Book Size: 8" x 5.25"

Pages: 224

Format: Paperback

ISBN: 9781623718473

Release date: Spring 2022

Category:

The Book of Queens

By

$ 17

“Haddad’s The Book of Queens packs in a century of Levantine cataclysms … [It] includes within its scope the Armenian genocide, the Palestinian Nakba, the Lebanese Civil War, Lebanon’s intifada against Syrian ‘tutelage’—as it is termed in Arabic—and Syria’s (unrelated) descent into civil war … [T]he convergence of the novel’s protagonists and historical paroxysms of violence is explosive and often makes storytelling both suspenseful and emotionally affecting. That all the protagonists are female enhances these qualities because in this story, as in life, when people are caught up in war or oppressed due to their national/ ethnic/ religious identity, the women and girls among them endure the same outrages as their male counterparts—and then some. But they fight back. And Haddad, long known for her feminism, is keen to demonstrate the suffering, stoicism, and resistance of Qayah, Qana, Qadar, and Qamar … [A] laudable and often a poignant channeling of several violent and disruptive historical events into the trajectory of a single Armenian-Arab family. It is a family in which each generation produces at least one headstrong girl-cum-woman, the kind who tries valiantly to lodge a splint in the maw of this genocide or that Nakba or the other civil war intent on devouring her and her loved ones.”—popMATTERS

About this book

A book of history, heritage, loyalty, religion, feminism, families, and the Armenian genocide

The Book of Queens is a family saga that spans four generations of women caught up in the tragic whirlwind of turf wars and suffering in the Middle East—from the Armenian genocide and the Israeli occupation of Palestine to modern-day civil wars and the struggles between Christians and Muslims in Lebanon and Syria.

Four queens of a deck of cards dealt a bad hand by fate—Qayah, Qana, Qadar and Qamar—form the branches of the same family tree rooted in the land of their origins despite the forceful winds that repeatedly try to carry them away. A line of red-haired women united by the ties of blood that runs through their veins—which violence has spread through the ages—each with a deep story and all with one thing in common: unwavering power and resilience in the face of adversities of being a woman in a war-torn region.

With the perfect mastery of finely chiseled writing, Joumana Haddad manages to construct a novel of extraordinary intensity, without ever sinking into pathos or grandiloquence. She also challenges the systematic abuse of political and religious power and authority that continues to cloud the lives of a culturally diverse and progressive youth until the present day.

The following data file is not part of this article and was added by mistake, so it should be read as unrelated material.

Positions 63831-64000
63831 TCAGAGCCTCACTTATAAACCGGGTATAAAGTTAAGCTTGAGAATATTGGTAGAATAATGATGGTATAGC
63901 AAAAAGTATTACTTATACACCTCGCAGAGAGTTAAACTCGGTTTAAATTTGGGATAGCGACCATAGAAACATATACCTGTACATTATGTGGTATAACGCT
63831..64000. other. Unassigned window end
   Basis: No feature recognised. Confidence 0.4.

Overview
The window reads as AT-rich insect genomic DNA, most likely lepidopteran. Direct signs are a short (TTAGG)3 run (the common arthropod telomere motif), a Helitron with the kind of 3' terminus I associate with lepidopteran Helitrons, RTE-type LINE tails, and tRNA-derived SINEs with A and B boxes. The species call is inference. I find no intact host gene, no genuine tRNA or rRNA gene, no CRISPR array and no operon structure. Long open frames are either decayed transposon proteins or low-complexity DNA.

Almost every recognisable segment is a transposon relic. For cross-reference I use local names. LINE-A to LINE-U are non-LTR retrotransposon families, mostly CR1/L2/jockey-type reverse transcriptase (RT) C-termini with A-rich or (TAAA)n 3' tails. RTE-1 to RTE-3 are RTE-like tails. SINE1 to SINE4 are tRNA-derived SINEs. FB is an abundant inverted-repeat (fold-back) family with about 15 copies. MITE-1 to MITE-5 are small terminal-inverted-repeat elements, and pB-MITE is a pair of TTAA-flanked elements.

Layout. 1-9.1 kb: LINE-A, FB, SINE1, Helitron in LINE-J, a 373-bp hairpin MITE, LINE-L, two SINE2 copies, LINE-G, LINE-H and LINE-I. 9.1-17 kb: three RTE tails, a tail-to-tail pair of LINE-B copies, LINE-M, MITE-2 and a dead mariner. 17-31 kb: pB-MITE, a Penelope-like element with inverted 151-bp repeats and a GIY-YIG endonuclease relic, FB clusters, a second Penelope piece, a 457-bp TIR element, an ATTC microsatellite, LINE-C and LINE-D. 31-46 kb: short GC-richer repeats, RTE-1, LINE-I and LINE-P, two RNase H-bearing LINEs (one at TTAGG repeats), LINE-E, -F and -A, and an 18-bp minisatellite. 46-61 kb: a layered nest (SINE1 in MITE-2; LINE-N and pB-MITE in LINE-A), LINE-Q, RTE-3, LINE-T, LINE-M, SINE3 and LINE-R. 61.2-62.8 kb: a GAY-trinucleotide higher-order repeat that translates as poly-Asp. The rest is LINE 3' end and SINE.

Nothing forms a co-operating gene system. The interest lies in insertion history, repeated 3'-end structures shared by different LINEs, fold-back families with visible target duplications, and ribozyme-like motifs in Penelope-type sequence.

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About the author

Joumana Haddad is an award-winning Lebanese author, journalist, and human rights activist. She was the cultural editor of An-Nahar newspaper for many years and now hosts a TV show focusing on human rights issues in the Arab world. She has received the Blue Metropolis Arab Literary Prize and the Arab Press Prize, among other honors, and was named one of the world’s 100 most powerful Arab women for four years in a row by Arabian Business magazine. Her works, which have been widely translated and published around the world, include I Killed ScheherazadeSuperman is an Arab, and The Third SexThe Book of Queens, her latest novel, has been translated into French, Italian, and Arabic.

Reviews

“Haddad’s The Book of Queens packs in a century of Levantine cataclysms … [It] includes within its scope the Armenian genocide, the Palestinian Nakba, the Lebanese Civil War, Lebanon’s intifada against Syrian ‘tutelage’—as it is termed in Arabic—and Syria’s (unrelated) descent into civil war … [T]he convergence of the novel’s protagonists and historical paroxysms of violence is explosive and often makes storytelling both suspenseful and emotionally affecting. That all the protagonists are female enhances these qualities because in this story, as in life, when people are caught up in war or oppressed due to their national/ ethnic/ religious identity, the women and girls among them endure the same outrages as their male counterparts—and then some. But they fight back. And Haddad, long known for her feminism, is keen to demonstrate the suffering, stoicism, and resistance of Qayah, Qana, Qadar, and Qamar … [A] laudable and often a poignant channeling of several violent and disruptive historical events into the trajectory of a single Armenian-Arab family. It is a family in which each generation produces at least one headstrong girl-cum-woman, the kind who tries valiantly to lodge a splint in the maw of this genocide or that Nakba or the other civil war intent on devouring her and her loved ones.”—popMATTERS

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